Almost every property owner on Buena Vista Court made a trip to Citizens Hall earlier this month to try to solve a conundrum that has been causing tension on the cul-de-sac.
Three of the seven properties on the street contain illegal secondary dwelling units that have been rented out to seasonal workers, sons, family members and others through the years.
A duplex quietly became a four-plex.
And others bought properties that had already been renting out secondary units illegally.
The property owners, some of whom say they couldn’t afford their mortgages without the extra rent, took in tenants in caretaker units and lower levels of the homes.
“It was kind of the Steamboat way,” resident Loren Buntrock said of the living situations.
Buntrock now rents out two units in his property on a short-term and long-term basis.
He said that, though the living situation is currently illegal, it fulfills a need for seasonal workers and others.
But the property owners never got the necessary approvals for the secondary units.
Fast forward to today, and the cul-de-sac near the intersection of Hilltop Parkway and Tamarack Drive finally reached a tipping point.
Neighbors grew weary of the extra cars parked on the street and the challenges of snow removal.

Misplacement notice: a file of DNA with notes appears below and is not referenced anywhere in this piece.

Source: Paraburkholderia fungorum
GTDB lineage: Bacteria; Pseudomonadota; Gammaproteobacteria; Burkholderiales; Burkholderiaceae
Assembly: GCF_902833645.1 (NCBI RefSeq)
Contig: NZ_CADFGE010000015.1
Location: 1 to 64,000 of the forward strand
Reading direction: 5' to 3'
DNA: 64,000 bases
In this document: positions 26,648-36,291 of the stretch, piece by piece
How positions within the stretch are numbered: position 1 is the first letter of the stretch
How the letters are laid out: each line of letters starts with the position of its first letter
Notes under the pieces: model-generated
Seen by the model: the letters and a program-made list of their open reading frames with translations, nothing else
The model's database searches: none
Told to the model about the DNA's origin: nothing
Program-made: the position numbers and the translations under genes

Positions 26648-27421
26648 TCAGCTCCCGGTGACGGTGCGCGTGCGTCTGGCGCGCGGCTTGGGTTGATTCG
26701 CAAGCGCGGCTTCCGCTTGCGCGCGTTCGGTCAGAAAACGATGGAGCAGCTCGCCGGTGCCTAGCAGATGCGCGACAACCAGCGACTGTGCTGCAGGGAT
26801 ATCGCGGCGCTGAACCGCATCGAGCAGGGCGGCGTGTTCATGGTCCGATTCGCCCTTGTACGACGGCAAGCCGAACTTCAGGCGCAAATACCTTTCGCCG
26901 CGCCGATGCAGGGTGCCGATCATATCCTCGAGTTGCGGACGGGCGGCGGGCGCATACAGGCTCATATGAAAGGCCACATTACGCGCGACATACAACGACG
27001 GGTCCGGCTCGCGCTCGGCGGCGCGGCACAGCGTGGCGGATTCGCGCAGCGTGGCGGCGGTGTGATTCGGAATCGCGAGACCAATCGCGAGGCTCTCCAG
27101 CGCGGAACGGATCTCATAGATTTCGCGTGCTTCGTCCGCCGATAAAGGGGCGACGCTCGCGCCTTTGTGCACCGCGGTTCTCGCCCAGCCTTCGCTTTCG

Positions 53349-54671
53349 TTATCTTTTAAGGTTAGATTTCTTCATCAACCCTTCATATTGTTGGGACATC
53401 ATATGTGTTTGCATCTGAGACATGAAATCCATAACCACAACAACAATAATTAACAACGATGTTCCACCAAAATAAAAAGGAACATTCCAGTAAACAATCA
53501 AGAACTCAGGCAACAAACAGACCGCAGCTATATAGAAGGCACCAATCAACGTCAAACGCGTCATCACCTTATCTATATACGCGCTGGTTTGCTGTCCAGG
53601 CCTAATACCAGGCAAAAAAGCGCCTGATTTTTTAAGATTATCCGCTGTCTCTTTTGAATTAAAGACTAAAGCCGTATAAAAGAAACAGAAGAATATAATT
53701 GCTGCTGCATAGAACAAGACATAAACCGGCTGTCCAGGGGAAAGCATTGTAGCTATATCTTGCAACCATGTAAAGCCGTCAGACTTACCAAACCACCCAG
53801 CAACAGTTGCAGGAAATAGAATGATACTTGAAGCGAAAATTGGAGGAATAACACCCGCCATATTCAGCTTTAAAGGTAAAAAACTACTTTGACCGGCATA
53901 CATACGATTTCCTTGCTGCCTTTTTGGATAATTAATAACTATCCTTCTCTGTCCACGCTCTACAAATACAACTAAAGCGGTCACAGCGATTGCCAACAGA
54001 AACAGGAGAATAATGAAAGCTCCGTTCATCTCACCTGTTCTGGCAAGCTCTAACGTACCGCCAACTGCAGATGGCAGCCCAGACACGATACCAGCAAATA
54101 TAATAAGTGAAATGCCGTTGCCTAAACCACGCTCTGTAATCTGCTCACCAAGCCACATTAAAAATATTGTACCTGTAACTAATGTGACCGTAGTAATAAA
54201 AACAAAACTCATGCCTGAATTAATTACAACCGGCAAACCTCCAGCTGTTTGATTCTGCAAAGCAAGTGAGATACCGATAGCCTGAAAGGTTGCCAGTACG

Some claimed some snow removal companies wouldn’t even bid on the private street due to the parking challenges.
The city’s code enforcement became aware of the illegal units, and the living situations became the subject of a Nov. 17 planning commission hearing.
Here, neighbors recalled how they have unsuccessfully tried to form an HOA to solve the issue or even come up with a road sharing agreement that would prevent the extra cars from parking outside driveways and blocking snow removal operations.
“We haven’t come to any unanimous agreement,” lamented resident Archie Lowe, who expressed concern about the parking situation on the street.
In order to keep the secondary units in their properties, the owners need to get two things.
First, the planning commission and the Steamboat Springs City Council would need to allow such units as conditional uses in their zoning district.
The owners would also need to get variances to allow a different parking configuration needed to accommodate more residents.
On all of the three applications, the planning staff found the requests were not consistent with some area’s of the city’s community development code.
Planning commissioners agreed and rejected all three requests.
Many were skeptical that any acceptable parking plan could be worked out without the overflow of cars still taking up room in the cul-de-sac.
Commissioner Michael Buccino told the property owners they should band together and form an HOA, instead.
“Doing this in this way, each one of these are not worthy of this type of approval,” Buccino said.
Other commissioners said it was not their role to help homeowners, rather to interpret and follow the city’s code.
Commission Chairman Charlie MacArthur voiced a different opinion about the proposals.
He voted to approve all of them and felt the parking issue could be mitigated.
The property owners can appeal the decision to the City Council.